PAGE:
Proposing a Solution – An Alternative

Proposing a Solution – An Alternative

Objectives/About

Write an essay proposing a solution to some problem suffered by a known, already-in-existence (in other words, a character someone else created, not one you create) fictional character such as Eeyore, Garfield, Jack Sparrow, Elizabeth Bennet, Lorelai Gilmore, or Wile E. Coyote. Choose a problem faced by that character which has several possible solutions, and reason your way through the essay, to the best possible solution. Library research and citations using MLA format should be used. Your essay should be at least five pages and have at least the same number of sources.

This is our second essay that is considered argumentative, therefore it will have an argumentative thesis—that is, a main point that other people might disagree with.  Some of the causes of your selected problem may need to be addressed within this paper as well, especially if your solution involves eliminating the causes or breaking the causal connections to affect a solution. For example, if Bart Simpson’s best friend, Milhouse wants to break out of his nerd image and be cool, the reasons for his innate nerdiness (the glasses? the whining?) will have to be discussed before ways to overcome them can be determined.

First you will need to isolate a problem, then you will need to devise a number of solutions to that problem, arguing in favor of the best solution. You might decide to propose a detailed solution for one of the following (remember, your thesis is the answer to a question such as these, stating the best possible solution of several choices):

  • How can Garfield overcome his lasagna addiction?
  • Pooh has a perennial inventory control problem with his honey cupboard. What should he do to make sure he never runs out of honey again?
  • Elmer Fudd just can’t catch that skwewy wabbit. What should he do?
  • Eeyore can’t get away from neither the physical nor the metaphorical rain cloud (depression). What can his friends do to help?
  • It’s football season, and this year, Charlie Brown really wants to kick that football. How can he outwit Lucy?
  • How can Wile E. Coyote finally catch that road runner?

Tip: Explore several potential solutions (i.e. “the other side of the argument”), explaining their strengths and fallacies, and show how one is clearly the best.  Do real research on similar real-life problems, their solutions, and apply them to the fictional world.  Also remember that you are not summarizing how the problem is solved in the plotline.  You are coming up with your own solution to an underlying problem.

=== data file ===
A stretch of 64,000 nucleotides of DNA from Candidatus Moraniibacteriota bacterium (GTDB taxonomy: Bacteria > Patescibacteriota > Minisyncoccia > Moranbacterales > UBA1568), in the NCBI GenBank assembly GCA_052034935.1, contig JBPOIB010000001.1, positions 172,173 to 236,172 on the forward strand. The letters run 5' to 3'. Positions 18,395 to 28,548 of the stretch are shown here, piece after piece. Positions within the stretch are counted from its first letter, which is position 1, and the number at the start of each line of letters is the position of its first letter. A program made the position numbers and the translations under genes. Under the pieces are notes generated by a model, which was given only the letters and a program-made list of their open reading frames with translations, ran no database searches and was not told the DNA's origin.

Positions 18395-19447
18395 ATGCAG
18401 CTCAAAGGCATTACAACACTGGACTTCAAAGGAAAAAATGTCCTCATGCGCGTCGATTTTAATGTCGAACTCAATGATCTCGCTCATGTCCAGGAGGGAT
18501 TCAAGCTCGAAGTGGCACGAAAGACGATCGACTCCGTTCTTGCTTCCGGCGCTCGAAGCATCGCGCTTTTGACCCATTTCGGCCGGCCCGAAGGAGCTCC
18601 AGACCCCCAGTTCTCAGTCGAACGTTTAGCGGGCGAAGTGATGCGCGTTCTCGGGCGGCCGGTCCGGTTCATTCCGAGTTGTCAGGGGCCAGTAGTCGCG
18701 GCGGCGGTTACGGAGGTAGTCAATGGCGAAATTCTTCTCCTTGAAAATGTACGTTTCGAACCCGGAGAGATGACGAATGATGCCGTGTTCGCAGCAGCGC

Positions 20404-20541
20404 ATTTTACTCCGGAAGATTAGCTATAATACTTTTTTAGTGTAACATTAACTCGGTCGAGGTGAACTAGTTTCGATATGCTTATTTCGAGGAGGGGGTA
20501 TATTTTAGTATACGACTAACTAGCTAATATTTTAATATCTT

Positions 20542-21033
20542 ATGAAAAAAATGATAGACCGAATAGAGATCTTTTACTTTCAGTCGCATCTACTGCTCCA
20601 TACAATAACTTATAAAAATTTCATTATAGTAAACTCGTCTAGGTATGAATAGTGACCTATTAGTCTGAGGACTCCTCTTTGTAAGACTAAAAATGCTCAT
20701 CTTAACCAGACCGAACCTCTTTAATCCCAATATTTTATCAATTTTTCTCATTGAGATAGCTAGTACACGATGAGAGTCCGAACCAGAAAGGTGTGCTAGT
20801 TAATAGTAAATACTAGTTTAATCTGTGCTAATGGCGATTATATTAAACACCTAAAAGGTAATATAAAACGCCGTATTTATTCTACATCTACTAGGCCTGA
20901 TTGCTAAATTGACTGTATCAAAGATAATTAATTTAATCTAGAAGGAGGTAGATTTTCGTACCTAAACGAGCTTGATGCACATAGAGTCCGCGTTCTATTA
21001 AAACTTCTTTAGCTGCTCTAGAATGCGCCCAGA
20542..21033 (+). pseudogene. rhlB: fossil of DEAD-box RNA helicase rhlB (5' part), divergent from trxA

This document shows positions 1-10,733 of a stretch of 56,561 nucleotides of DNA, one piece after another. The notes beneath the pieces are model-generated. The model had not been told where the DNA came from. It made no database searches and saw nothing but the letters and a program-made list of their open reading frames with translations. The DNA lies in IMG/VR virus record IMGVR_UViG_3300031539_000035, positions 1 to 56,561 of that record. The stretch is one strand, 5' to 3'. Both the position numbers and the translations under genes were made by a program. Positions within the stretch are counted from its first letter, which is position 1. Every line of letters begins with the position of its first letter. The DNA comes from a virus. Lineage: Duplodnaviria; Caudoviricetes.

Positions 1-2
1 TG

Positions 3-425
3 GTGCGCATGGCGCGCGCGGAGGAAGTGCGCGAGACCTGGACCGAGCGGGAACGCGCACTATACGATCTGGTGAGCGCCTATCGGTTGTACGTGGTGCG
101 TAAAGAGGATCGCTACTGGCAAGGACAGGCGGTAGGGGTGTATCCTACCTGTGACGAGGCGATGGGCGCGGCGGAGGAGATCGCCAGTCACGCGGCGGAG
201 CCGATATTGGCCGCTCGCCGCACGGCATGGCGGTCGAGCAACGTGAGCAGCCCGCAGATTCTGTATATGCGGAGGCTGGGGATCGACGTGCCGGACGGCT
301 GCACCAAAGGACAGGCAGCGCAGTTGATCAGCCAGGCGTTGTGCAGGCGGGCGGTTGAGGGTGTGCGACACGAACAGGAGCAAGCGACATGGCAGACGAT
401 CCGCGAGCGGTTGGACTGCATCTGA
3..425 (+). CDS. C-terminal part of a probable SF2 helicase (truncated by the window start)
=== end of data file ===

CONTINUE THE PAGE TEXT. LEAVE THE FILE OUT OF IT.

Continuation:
Tip: Try to determine the root of the problem.  This will help you find the most effective solution.  You’ve got to convince your audience and me that this is the best way to help this poor soul!

Tip: Think personal flaws rather than one-occasion mistakes. Does this character show a pattern of making the wrong choice in this way? What can be done to help this character overcome this personal failing so as not to continue falling into the same trap. It’s not about changing the plot, but rather helping the character learn to live a healthy, well-adjusted life from here on out.

The same MLA formatting issues apply here as on previous papers, and let me remind you to cite ALL your references.  Make good use of your Prentice Hall Reference Guide.  It really is a great resource.  Get to know it.  Research will be a big help with this essay.

One last hint: Most of your characters’ problems will end up dealing with psychology and therefore psychological solutions, so go ahead and anticipate that. And if your character has an entire library of issues, try to see if they all have a common cause, and try to treat that, instead of tackling each and every individual issue. If you do the latter, you may be spreading yourself too thin to make a good argument for the best solution among several possibilities.

Rough Draft Due Date:

                Topic proposal to BB Dropbox submission link: Friday, March 21, 2014 by 10 p.m.

                Peer revision copies: Friday, April 4, 2014

                                Bring two copies of your most recent draft to class to trade.

Rough Draft to Niki: Friday, April 4, by 10 p.m., to BB Dropbox submission link

Save your file in either Microsoft Word format (.doc or docx), Rich Text Format (.rtf), or PDF, including in the file name: your name, the assignment and draft, and your class

Example:             NCox_SP_roughdraft_Eng101_108.docx                                                                                                                               NikiC_SolRough_Eng101_105.rtf

Please note: the rough draft in class and to Blackboard is not optional.  If you do not bring peer review copies to trade, you’ll lose 10 in-class points. If you do not submit a rough draft, you will lose 10% of your final essay’s grade, because it is imperative that you go through the process of revision.

Each final draft will be turned in as part of a portfolio at the end of the semester

Reminder: emailing me (no replies from me for submission) or yourself your rough draft and major progressions is highly recommended, to prevent calamity. Lost files and computer crashes can happen to anyone. Period. Yes, that includes you.

 

 

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